Naturally fetch quests were a cornerstone of the series, but CV took this to such a ridiculous extreme that the entire game felt like nothing but one gigantic fetch quest party with a few zombies tossed in to provide some kind of challenge (as if the level design didn't make it hard enough). The fetch quests and puzzles in the original RE were silly, yes, but they at the very least made a small amount of sense within the context; you had to find a book to place with other books to open stairs up, or use the clues on the wall to mix the exact right chemicals to kill the evil plant zombie. You were never at any point needlessly loaded down with too many fetch quests at once either. Code Veronica has you picking up emblems, plates, useless guns, insects made out of jewels, and various other pieces of junk at every turn. At the point I quit the game the first time I had a painting, two "proofs", a plate, and various other pieces of ridiculous brika-brack in my magic chest. To be honest, this was, in fact, the main reason I quit; I was faced with a pile of various junk that needed to be placed in their various respective holes in the game, and the thought of not only having to retraverse the areas to get it all there, make return trips because my carrying capacity was so low, all while painfully low on health with very little ammo to keep zombies at bay and no hope of finding any more health items...this was too much for me.

Just to be fair there are a few good elements; the main character is actually pretty cool (I don't care what anyone else says I like Claire), the combat knife is the most useful anyone ever gets in the entire franchise, and that chick can take an ungodly amount of damage. I mean, she's a fucking TANK. The plot, although it was pretty weak even for a Resident Evil game, still provided some extremely amusing elements (cross-dressing insane main villain) and some important plot points for later games (Wesker being all un-dead and self-elected main villain for the series from this point on). So I suppose in some ways it's not a total loss. It's just unfortunate that, if the level design and fetch quests had been more fine-tuned, the game really wouldn't be half bad.

To sum up, the terrible plot elements, characters, and voice-acting can all easily be forgiven if only the game itself is FUN. Code Veronica manages to make you feel like you're working, not playing an enjoyable video game. And this is its ultimate downfall. When your players quit the game in frustration then you've failed them in a huge way. Fortunately, after RE0 ended up being even worse than CV, Capcom got the message and now RE is (argueably) getting better with each new installment.

The Return of Wheel Bird and Dog (?)

Even though I know it's a HORRIBLE idea to start thinking about new game concepts while working on another game (only because I have the worst track record of finishing projects and I really want to finish BioWar), I realized as I was trying to figure out the assets problem that I had a large library of potential assets for another game...The Official Wheel Bird and Dog game.

People who were not friends with me my first years of college will not be aware of this odd artistic expression that was a fairly substantial part of my life for a few years. It consisted of a crudely drawn dog and purple ibis bird (who did, indeed, ride a wheel contraption around) who were always on the hunt for barley to make mead (despite the fact I discovered later that mead was not made out of barley). Other reoccurring characters included The Mighty Ferret of Girth (an ultra-sized ferret that only made "dook dook" noises), and various other random creatures that did various other things (other favorites of mine were Crack Horse and Bong Monkey, a large tegu whose name I can't remember, and an anoexic cat).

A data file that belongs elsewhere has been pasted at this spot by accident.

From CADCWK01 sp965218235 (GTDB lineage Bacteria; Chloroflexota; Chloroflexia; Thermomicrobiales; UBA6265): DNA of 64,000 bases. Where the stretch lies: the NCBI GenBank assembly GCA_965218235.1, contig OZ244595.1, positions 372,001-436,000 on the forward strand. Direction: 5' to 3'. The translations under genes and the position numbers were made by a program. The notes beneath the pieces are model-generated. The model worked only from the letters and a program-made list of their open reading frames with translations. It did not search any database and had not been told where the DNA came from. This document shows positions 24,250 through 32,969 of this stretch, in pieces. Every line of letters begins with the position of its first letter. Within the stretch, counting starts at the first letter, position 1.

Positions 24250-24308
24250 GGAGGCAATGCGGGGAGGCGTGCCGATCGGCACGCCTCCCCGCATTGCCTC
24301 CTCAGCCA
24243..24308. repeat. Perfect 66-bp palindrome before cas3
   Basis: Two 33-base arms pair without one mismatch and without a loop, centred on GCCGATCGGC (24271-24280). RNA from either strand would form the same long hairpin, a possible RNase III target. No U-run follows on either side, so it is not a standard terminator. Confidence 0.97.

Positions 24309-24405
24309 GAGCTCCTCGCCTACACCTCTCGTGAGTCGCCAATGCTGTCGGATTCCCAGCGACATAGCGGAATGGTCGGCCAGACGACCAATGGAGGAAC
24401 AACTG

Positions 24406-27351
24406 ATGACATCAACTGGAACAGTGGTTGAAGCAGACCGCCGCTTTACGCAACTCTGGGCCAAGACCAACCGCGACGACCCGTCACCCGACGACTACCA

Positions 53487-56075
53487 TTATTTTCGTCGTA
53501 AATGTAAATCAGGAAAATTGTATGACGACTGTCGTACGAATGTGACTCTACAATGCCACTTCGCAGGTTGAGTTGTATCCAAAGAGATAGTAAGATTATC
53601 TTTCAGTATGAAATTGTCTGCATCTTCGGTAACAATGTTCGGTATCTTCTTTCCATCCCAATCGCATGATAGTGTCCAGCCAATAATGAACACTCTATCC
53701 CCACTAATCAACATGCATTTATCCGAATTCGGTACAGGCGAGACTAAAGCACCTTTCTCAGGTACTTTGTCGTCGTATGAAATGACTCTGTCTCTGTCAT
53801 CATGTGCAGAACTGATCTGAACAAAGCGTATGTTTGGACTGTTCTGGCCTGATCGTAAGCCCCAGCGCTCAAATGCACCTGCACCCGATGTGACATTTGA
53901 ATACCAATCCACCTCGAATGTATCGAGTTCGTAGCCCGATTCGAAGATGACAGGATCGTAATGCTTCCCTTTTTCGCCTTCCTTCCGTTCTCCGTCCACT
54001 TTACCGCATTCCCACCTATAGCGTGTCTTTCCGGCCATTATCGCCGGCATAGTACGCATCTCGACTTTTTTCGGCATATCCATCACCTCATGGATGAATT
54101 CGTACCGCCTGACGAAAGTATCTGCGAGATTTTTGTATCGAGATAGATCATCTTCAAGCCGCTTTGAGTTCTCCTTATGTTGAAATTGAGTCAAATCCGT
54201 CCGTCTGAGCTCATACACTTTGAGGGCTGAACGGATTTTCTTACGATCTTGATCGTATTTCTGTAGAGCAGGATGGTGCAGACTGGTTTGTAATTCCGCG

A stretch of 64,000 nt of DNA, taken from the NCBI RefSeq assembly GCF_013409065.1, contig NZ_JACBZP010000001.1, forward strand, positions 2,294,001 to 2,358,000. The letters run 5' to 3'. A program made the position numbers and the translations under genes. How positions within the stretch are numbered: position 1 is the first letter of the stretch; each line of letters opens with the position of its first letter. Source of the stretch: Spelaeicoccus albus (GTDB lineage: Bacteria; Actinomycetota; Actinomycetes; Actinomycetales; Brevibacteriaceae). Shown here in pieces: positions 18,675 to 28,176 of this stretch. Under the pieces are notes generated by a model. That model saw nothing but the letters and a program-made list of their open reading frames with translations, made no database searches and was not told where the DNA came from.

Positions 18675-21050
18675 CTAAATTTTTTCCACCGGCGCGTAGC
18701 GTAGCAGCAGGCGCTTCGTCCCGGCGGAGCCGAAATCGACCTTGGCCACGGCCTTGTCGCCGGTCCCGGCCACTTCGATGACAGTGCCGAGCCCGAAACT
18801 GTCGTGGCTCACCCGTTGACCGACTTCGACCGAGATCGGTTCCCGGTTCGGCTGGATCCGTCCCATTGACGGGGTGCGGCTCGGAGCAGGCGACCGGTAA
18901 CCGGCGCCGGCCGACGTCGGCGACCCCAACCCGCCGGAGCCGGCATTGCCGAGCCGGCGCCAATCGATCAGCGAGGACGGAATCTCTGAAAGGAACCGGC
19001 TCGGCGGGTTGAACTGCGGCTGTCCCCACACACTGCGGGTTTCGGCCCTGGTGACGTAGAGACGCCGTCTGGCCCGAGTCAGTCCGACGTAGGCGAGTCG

The "comic" ran long enough that I (reportedly) released two trade paperbacks including 10 (or 20?) comics apiece. I wish I could be more accurate with all this but I'm far too lazy to dig it all up. All the comics were scanned onto my computer and posted to a hand-coded website on my Ball State webserver for all my friends viewing pleasure when I was just starting to really get into the internets.

Anyway, enough remenicing. Summery of this story is I still have all this on that server, and I could very easily cut out the characters and produce .pngs and what have you for the sprites. I'd need to think of an original concept for the game, since I wouldn't want it to just be a cookie-cutter platformer, but I'm thinking this would be an excellent basis for a casual game like I was talking about in my earlier post (Ruminations on Casual Games). This is going into the idea bin, there could be more later.

**EDIT: I just remembered the tegu's name was Pom-Pom. He was Dog's pet and liked to eat dirty goth kids at Nine Inch Nails concerts.

Thursday, June 12, 2008

Here's a crazy change of pace....

The first (and only) project for my CS 570 class (Theory of Computation) was to write a parser for a context-free LL(1) language made up by our instructor. I won't get into the specifics, but this was the basic structure of my entry: use a function for each non-terminal, and only check for the first of the "right hand side" of each grammar rule. I made the very easy and glaringly bad decision to declare a global token variable, which was modified directly by every function. So, essentially, there was just the one variable and each function got to check it out when it was its turn. This was especially cringe-worthy in the do-while loops; if the token was equal to a specific character at a specific point in time, it would jump into the "do" part. The functions in the "do" would modify the token, and then it would be checked at the end in the "while" section. Then it would act accordingly. This makes me cringe...